Shares of Apple (NASDAQ:AAPL) are rebounding from last week's incredible 9% sell-off. At yesterday's lows, the stock was down by an additional 2% before recovering most of those losses throughout the day. Shares have jumped by about $16, or 3%.
There were a couple of storylines out today that may be giving the bulls some courage. What's driving today's daily Apple drama?
The Apple monitor
Topeka Capital Markets analyst Brian White issued a bullish note on Apple today. White is the analyst that tracks a basket of Apple suppliers that he refers to as the "Apple Monitor" that he uses as a leading indicator to try and get an idea of what Apple has in store.
This group of suppliers posted a sequential sales increase of 15% in November, which is well above the average 4% gain they've posted over the last seven years. With 80% of this quarter's sales expected to come from new products launched since September, that gain implies that Apple's building a lot of devices to move this holiday season.
In particular, Foxconn saw revenue soar by 28% in November. Apple represents 30% to 40% of Foxconn's business, so this jump can be tied back to increased unit builds for Apple. The Taiwanese company reported net revenue of $12.1 billion for November, which was a new record for Foxconn.
That bodes well for Apple, as Foxconn is one of the primary manufacturers of its gear.
With so much riding on the iPhone 5, investors are cheering about new data out of Strategy Analytics, which show that Apple's latest and greatest device has already gobbled up 26.7% of the global LTE device market. The iPhone 5 is Apple's first LTE-equipped iPhone and it was launched less than three months ago. A quick jump to over a quarter of the market is a strong sign of adoption, particularly in contrast to the continued perception that the device is in short supply (which it's not anymore).
That jump in LTE share has come at the expense of numerous Google (NASDAQ:GOOGL) Android OEMs. As the top vendor, Samsung had the most to lose. Sammy saw its LTE share fall from 50.9% to "just" 40%, but retains its top dog status. LG saw its share shrink from 15% to 9.1%, while Google's Motorola subsidiary also gave up some ground from 15% to 6.7%.
Preparing for Chinese launch
Last night, China Unicom (NYSE:CHU) also announced that it had garnered over 300,000 preorders for the iPhone 5 ahead of the smartphone's launch in China on Friday. That's a healthy surge from the 100,000 preorders that it had accumulated just a few days prior. The carrier said that most customers were opting for the entry-level 16 GB model, and most orders were concentrated in Beijing.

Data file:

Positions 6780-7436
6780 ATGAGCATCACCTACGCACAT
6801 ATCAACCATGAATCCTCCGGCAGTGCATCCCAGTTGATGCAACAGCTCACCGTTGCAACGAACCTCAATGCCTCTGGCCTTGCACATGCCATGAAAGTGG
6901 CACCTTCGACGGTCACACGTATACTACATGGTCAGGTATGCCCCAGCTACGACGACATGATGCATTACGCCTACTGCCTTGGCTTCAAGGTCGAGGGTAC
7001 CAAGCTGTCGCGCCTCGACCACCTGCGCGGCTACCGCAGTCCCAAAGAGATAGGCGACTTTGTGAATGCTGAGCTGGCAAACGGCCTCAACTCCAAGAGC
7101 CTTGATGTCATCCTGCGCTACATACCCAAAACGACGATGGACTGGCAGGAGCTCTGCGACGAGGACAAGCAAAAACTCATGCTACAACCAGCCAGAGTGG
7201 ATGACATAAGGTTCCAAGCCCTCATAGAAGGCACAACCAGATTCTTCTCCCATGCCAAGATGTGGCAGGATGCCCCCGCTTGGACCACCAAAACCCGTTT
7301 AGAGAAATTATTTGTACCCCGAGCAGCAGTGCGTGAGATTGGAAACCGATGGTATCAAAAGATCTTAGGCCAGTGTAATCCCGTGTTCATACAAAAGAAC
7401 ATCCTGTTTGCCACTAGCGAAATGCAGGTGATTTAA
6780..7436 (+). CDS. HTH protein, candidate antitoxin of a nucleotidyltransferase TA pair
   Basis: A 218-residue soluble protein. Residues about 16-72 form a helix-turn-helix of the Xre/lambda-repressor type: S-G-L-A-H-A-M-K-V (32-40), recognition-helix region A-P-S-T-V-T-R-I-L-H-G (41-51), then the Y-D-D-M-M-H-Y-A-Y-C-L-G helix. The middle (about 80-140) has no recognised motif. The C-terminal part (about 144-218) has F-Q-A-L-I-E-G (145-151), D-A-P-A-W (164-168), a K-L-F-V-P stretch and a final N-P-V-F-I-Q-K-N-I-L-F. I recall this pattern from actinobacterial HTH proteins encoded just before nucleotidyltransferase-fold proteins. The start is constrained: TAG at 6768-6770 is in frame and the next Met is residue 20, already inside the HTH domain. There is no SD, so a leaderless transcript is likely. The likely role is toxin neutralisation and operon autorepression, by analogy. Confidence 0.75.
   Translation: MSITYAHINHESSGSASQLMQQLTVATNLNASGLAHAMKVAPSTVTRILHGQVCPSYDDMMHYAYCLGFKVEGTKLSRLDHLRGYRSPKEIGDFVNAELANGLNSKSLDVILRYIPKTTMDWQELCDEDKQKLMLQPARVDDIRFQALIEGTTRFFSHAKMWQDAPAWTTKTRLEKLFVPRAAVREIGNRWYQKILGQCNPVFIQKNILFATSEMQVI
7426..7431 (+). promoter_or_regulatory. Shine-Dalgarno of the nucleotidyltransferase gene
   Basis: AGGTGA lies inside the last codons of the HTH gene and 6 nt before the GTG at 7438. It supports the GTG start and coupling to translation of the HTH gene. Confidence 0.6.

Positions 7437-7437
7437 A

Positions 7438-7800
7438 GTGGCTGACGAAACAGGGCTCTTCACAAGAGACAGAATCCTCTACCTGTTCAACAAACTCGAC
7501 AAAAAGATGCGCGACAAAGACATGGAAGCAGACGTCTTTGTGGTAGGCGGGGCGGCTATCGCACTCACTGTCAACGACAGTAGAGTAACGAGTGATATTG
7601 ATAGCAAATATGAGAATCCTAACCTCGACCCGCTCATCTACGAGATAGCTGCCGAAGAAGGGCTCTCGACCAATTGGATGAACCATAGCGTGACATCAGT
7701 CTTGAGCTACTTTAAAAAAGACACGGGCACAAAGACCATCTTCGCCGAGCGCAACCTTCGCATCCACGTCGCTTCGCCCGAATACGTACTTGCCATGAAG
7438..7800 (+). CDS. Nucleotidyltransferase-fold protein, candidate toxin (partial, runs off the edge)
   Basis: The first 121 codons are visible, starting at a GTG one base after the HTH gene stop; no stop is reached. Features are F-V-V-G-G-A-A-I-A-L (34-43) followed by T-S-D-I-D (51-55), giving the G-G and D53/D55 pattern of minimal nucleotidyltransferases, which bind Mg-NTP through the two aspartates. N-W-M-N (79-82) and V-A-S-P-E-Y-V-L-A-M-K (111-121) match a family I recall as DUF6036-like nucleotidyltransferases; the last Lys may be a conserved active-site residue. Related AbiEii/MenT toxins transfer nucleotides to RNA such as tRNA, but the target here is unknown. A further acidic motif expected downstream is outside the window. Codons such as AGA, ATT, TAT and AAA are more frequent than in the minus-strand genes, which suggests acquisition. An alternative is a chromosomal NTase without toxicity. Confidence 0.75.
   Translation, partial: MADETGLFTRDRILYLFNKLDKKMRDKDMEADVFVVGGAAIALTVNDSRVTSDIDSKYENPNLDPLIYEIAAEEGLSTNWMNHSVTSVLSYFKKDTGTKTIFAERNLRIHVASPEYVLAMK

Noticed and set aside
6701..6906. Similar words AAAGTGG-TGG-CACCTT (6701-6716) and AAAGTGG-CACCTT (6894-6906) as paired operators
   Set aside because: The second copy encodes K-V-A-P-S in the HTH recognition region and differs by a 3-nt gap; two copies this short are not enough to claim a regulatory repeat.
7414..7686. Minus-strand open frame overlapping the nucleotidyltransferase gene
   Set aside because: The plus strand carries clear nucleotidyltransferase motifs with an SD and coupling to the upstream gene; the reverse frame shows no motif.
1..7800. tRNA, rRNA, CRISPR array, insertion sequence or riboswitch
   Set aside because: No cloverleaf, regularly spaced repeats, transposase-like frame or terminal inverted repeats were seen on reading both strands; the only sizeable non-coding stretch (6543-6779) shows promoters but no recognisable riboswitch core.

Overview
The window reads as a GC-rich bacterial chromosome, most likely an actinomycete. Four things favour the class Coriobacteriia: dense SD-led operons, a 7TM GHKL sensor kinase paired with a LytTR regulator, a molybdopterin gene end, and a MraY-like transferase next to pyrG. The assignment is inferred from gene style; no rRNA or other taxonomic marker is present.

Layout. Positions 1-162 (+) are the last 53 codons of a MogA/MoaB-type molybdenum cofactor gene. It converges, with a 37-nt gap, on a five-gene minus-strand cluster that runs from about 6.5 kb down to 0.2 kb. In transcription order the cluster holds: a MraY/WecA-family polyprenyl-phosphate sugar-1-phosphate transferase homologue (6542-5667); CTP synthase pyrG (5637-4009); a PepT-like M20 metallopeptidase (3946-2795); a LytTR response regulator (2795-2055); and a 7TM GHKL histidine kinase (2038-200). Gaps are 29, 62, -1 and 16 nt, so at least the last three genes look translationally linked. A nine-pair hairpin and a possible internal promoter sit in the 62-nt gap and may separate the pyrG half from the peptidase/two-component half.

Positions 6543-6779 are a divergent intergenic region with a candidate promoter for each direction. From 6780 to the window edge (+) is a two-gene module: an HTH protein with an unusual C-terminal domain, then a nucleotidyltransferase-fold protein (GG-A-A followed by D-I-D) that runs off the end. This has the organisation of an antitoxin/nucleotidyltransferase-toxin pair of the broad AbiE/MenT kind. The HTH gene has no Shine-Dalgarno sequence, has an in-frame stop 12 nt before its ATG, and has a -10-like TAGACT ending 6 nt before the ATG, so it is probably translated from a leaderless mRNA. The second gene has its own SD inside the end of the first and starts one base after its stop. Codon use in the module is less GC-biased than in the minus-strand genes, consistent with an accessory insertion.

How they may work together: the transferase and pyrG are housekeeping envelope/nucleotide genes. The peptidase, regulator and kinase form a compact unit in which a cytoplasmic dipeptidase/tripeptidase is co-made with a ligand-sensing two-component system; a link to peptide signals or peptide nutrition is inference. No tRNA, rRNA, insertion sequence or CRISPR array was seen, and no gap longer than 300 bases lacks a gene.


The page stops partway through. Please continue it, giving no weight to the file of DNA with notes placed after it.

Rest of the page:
China Unicom was Apple's first official iPhone carrier in the country, with China Telecom (NYSE:CHA) signing up earlier this year. China Telecom hasn't disclosed total figures, but its Beijing subsidiary was up to 5,000 preorders. The No. 2 and No. 3 carriers are both preparing to launch the iPhone 5 in Apple's hottest growth region.
What's bad for Microsoft is good for Apple
There were also reports that suggest Microsoft (NASDAQ:MSFT) is seeing weak sales of its new Surface tablet, which may be good news for Apple's iPad. The software giant's new device is garnering a minuscule percentage of web traffic, which implies that it's either not being purchased, or its being purchased and not used.
Apple's been pointing out lately how the iPad carries a disproportionately large share of web traffic (91%), higher than its unit market share, as an indication that people don't use competing tablets.
Recipe for a relief rally
With all the baseless pessimism surrounding Apple lately, a little bit of bullishness can spark a relief rally. The company's cheap valuation also reinforces the bounce, and the combination of all of these factors is what let Apple book some healthy gains today.
Fool contributor Evan Niu, CFA, owns shares of Apple. The Motley Fool owns shares of Apple, Google, and Microsoft. Motley Fool newsletter services recommend Apple, Google, and Microsoft. Try any of our Foolish newsletter services free for 30 days. We Fools may not all hold the same opinions, but we all believe that considering a diverse range of insights makes us better investors. The Motley Fool has a disclosure policy.